"The suspension of Kingfisher's licence is unfortunate but not unexpected," Amber Dubey, director, aerospace and defence at KPMG India, said in a statement. "Kingfisher's ability to bounce back from this situation appears challenging."
Kingfisher's troubles will likely help rivals such as Indigo and SpiceJet by lowering capacity on key routes. The airline had said on Friday it expected to begin flying again on November 6 if the government approved its plan to resume operations. The Centre for Asia Pacific Aviation has said a fully funded turnaround for Kingfisher would cost at least $1 billion.
Kingfisher Airlines employees to meet Management
Striking employees of Kingfisher Airlines Sunday said they will meet the management to find a solution to the 20-day strike that has crippled operations and led the Directorate General of Civil Aviation (DGCA) to suspend the carrier's licence.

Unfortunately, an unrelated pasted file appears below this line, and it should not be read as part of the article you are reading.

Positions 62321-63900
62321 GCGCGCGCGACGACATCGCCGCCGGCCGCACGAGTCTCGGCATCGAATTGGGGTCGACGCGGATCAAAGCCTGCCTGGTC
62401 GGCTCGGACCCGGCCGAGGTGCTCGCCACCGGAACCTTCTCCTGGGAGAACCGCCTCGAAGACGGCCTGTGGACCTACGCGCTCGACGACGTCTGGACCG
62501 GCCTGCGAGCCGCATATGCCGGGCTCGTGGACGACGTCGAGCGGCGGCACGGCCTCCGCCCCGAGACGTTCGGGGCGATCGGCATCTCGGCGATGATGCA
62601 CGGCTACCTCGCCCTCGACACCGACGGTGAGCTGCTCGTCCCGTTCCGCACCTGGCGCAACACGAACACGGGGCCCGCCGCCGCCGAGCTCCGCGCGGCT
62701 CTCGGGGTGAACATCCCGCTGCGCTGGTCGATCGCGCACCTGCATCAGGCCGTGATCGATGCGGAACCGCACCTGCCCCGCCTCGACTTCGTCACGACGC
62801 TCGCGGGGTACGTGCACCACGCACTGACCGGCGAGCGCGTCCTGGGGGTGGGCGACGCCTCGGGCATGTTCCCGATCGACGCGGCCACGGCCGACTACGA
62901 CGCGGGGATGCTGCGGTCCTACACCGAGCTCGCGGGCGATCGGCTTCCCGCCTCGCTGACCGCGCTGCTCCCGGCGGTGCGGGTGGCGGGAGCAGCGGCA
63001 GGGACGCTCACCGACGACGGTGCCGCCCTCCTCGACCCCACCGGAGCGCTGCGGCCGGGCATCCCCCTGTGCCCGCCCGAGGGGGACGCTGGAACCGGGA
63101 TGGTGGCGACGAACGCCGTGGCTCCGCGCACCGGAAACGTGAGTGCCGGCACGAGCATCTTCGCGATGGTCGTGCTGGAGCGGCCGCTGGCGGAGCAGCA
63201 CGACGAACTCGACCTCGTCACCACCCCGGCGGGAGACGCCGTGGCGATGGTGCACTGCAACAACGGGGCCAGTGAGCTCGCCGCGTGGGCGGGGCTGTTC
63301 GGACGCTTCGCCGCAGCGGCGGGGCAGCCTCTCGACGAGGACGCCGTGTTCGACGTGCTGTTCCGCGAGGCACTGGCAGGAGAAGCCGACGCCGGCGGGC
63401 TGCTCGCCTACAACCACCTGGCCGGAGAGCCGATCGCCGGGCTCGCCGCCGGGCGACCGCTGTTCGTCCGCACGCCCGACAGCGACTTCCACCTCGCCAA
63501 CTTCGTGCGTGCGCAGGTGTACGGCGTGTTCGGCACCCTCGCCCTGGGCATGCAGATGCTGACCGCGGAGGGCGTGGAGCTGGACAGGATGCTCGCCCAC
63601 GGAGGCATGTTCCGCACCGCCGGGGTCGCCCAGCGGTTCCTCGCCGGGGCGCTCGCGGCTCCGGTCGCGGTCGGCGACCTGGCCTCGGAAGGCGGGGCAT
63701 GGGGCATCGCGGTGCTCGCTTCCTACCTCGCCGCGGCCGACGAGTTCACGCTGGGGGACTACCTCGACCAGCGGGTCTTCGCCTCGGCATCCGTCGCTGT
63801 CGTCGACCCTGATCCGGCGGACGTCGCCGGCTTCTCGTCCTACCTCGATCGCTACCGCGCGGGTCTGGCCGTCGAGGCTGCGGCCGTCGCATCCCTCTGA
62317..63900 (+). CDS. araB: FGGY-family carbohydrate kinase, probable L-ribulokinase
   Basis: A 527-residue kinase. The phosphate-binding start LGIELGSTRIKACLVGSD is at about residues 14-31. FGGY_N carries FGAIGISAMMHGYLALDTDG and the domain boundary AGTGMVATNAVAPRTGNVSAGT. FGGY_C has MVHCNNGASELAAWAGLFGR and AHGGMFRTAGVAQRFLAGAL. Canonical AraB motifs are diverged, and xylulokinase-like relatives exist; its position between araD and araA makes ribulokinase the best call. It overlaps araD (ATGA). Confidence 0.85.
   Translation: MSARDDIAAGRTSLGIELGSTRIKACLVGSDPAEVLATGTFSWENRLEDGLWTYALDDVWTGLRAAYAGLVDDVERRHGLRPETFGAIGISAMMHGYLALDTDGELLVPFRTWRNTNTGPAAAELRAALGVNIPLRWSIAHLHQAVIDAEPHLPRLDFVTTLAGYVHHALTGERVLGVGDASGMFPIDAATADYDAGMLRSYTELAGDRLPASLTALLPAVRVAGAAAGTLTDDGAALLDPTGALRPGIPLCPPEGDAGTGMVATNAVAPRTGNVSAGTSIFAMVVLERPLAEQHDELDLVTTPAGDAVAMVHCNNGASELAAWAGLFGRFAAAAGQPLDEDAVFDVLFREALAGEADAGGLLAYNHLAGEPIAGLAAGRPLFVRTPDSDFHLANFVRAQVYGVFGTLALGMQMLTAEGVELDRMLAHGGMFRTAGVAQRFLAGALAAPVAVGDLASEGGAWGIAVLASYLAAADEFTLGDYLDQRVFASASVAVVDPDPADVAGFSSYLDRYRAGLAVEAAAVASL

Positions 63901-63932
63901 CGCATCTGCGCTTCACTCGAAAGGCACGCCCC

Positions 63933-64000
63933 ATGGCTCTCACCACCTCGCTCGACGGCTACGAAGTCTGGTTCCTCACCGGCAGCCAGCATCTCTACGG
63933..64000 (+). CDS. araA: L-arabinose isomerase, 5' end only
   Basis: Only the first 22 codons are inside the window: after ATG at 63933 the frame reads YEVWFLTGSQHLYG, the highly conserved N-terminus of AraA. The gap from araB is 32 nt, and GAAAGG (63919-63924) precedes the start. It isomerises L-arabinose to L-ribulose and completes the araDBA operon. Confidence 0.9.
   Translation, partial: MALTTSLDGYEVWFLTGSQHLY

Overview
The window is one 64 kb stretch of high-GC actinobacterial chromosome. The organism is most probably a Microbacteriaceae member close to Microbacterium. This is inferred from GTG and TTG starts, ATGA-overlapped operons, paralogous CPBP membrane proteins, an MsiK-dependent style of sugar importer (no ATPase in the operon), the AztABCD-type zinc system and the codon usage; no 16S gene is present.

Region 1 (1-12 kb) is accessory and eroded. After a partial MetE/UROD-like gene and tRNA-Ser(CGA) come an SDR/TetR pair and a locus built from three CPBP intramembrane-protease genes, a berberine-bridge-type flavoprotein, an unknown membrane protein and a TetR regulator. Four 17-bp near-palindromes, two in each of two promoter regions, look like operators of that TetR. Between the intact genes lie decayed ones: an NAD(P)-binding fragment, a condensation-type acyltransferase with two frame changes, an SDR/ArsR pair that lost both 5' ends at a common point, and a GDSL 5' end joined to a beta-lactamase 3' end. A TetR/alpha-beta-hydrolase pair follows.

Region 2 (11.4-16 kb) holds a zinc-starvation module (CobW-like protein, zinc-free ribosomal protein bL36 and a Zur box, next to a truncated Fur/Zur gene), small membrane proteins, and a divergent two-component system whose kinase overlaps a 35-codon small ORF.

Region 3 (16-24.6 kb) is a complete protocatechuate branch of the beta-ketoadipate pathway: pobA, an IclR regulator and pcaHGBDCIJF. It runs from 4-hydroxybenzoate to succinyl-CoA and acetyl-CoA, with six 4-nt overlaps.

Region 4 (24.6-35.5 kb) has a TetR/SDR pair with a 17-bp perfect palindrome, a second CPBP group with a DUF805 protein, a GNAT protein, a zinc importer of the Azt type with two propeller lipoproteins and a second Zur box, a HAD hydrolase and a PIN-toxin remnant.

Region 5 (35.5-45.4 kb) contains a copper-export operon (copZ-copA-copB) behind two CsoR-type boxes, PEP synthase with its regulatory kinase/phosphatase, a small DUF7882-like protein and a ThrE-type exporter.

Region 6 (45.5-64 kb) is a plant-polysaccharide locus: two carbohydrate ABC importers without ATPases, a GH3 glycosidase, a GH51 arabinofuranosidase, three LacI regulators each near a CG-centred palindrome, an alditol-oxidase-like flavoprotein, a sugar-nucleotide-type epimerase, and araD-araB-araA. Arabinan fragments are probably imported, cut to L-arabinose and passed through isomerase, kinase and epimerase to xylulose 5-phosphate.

"We will hold a meeting with the management tomorrow (Monday) in Mumbai. We also want the airline to start operations and to become viable again," a senior official who is on strike told IANS in New Delhi.
"We will consider any offer presented by the airline which is logical and meets the minimum criteria of our demands," the official added.
Nearly, 6,500 employees of the airline face the possibility of losing their jobs if the airline continues to be in a state of lockout, which has been extended till Oct 23.
The average monthly wage bill of the airline is said to be around Rs.21 crore.
The employees went on a flash strike Oct 1 demanding payment of their salaries by by Oct 5, which have been pending since March.
They also claimed that non-payment of salaries has affected their morale and built up stress levels that can also affect operational safety.